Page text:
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Gigabyte 3D Rocket II Cooler GH-PCU23-VE Heatsink Review
Gigabyte 3D Rocket II Cooler GH-PCU23-VE Heatsink Review
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Abstract: The Gigabyte 3D Rocket II GH-PCU23-VE heatsink FrostyTech is testing in this review can cool quietly when needed, and also ramps up for major heat loads.

 Company link  Category  Published  Author 
Gigabyte   Cooling / Heatsinks   Oct 19, 2006   Max Page  
Home > Reviews > Page Title: Innovative Air Handling

The Gigabyte 3D Rocket II gets its name from the way air is exhausted out of the cooler, and it's not too far off its namesake. What makes this heatsink stand out from the pack is that air is drawn in through sides of the 60mm-tall section of aluminum fins, which is where the heat is picked up. The 25x92x92mm fan at the top of the 3D Rocket II then moves most of that warmed air out of the heatsink, while the smaller 15x70x70mm fan at the bottom handles the rest.

This lop-sided balance of exhaust fans seeks to keep some airflow moving over the base of the heatsink, and components adjacent to the CPU socket, while the majority is dumped into the case by the power supply intake fan and case exhaust fans. To that end, the top half of the Gigabyte 3D Rocket II heatsink has a removeable fan duct.

If there is sufficient room in your PC case, it can be rotated to direct the warm exhaust air from the CPU towards the rear of the case. This is better for internal case air flow, and to some lesser degree may reduce the perception of noise at the front of the case slightly.

The blue section of the heatsink, and the second fan duct both have a small channel for the fluorescent rubber rings to fit into. The cooler comes with a white, green, orange and blue ring so you've got your pick of what to use.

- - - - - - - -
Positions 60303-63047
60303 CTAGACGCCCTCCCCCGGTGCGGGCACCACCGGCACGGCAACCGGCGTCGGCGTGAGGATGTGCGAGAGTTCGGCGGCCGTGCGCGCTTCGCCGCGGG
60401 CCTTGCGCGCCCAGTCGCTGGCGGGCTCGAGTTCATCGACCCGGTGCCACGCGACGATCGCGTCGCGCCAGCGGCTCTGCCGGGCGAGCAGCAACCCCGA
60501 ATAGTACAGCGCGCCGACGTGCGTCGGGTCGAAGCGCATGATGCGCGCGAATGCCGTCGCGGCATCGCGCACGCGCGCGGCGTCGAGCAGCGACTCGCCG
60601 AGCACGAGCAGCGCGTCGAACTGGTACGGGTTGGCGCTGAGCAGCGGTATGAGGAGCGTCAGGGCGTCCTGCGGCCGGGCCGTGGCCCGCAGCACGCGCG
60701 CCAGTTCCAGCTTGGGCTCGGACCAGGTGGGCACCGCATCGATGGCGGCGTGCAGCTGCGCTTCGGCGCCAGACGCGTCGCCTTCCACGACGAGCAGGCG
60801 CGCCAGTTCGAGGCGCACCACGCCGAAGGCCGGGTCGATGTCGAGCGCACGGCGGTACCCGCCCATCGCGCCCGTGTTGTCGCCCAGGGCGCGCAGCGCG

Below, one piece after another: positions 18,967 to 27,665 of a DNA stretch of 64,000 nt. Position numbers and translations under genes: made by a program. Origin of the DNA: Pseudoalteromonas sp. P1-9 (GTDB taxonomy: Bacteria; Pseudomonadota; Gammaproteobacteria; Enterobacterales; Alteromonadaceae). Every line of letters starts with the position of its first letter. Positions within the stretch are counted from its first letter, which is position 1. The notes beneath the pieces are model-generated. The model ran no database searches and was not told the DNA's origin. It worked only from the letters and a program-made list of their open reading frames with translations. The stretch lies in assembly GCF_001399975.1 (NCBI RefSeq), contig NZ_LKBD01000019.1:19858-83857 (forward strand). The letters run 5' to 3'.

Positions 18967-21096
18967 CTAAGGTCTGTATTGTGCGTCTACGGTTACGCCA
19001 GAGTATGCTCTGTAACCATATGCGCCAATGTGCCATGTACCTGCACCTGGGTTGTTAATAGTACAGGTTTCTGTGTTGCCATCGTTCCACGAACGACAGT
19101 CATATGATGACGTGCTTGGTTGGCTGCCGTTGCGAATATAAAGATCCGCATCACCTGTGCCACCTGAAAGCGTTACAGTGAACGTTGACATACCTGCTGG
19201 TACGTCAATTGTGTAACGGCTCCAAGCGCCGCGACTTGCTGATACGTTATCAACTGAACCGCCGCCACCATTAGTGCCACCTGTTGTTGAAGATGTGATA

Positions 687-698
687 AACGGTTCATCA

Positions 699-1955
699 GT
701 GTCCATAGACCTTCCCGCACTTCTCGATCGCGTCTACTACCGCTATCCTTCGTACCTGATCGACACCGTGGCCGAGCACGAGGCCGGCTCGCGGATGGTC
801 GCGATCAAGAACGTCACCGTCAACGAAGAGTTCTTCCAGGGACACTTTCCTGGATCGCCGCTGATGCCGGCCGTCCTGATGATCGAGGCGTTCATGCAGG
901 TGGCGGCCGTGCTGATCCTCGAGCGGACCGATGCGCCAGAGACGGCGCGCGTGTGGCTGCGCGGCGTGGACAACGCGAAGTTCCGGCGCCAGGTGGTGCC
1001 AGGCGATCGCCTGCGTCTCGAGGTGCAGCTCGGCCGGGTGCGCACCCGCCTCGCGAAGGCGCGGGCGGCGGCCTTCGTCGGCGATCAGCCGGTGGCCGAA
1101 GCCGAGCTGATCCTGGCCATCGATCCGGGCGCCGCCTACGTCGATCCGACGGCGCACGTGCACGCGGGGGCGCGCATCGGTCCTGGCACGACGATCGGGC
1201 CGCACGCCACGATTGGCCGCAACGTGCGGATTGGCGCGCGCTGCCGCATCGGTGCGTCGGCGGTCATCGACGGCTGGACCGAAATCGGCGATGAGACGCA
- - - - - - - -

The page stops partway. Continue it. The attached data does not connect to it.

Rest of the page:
Clips, Brackets and Fan Speed Controllers

Included with the Gigabyte 3D Rocket II GH-PCU23-VE heatsink is a fan speed controller which attaches to either a 3.5" bay insert, or PCI bracket. Mounting hardware for Intel and AMD processor sockets is kept refreshingly simple, and entirely tool free. The Gigabyte LGA775RM retention frame for socket 775 processors will require the motherboard to first be removed from the case in order for heatsink to be installed, however. Instructions, a small syringe of thermal compound, and assorted wiring is also to be found.

FrostyTech's K8 Test Methodology is outlined in detail here if you care to know what equipment is used, and the parameters under which the tests are conducted. Now let's move forward and take a closer look at this heatsink, its acoustic characteristics, and of course it performance in the thermal tests!



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Table of Contents:

 1:  Gigabyte 3D Rocket II Cooler GH-PCU23-VE Heatsink Review
 2: — Innovative Air Handling
 3:  360° View - Gigabyte 3D Rocket II GH-PCU23-VE Heatsink
 4:  Acoustic Comparisons and Base Surface Quality
 5:  Final Heatsink Temperature Comparisons

List all Gigabyte heat sinks that Frostytech tested?

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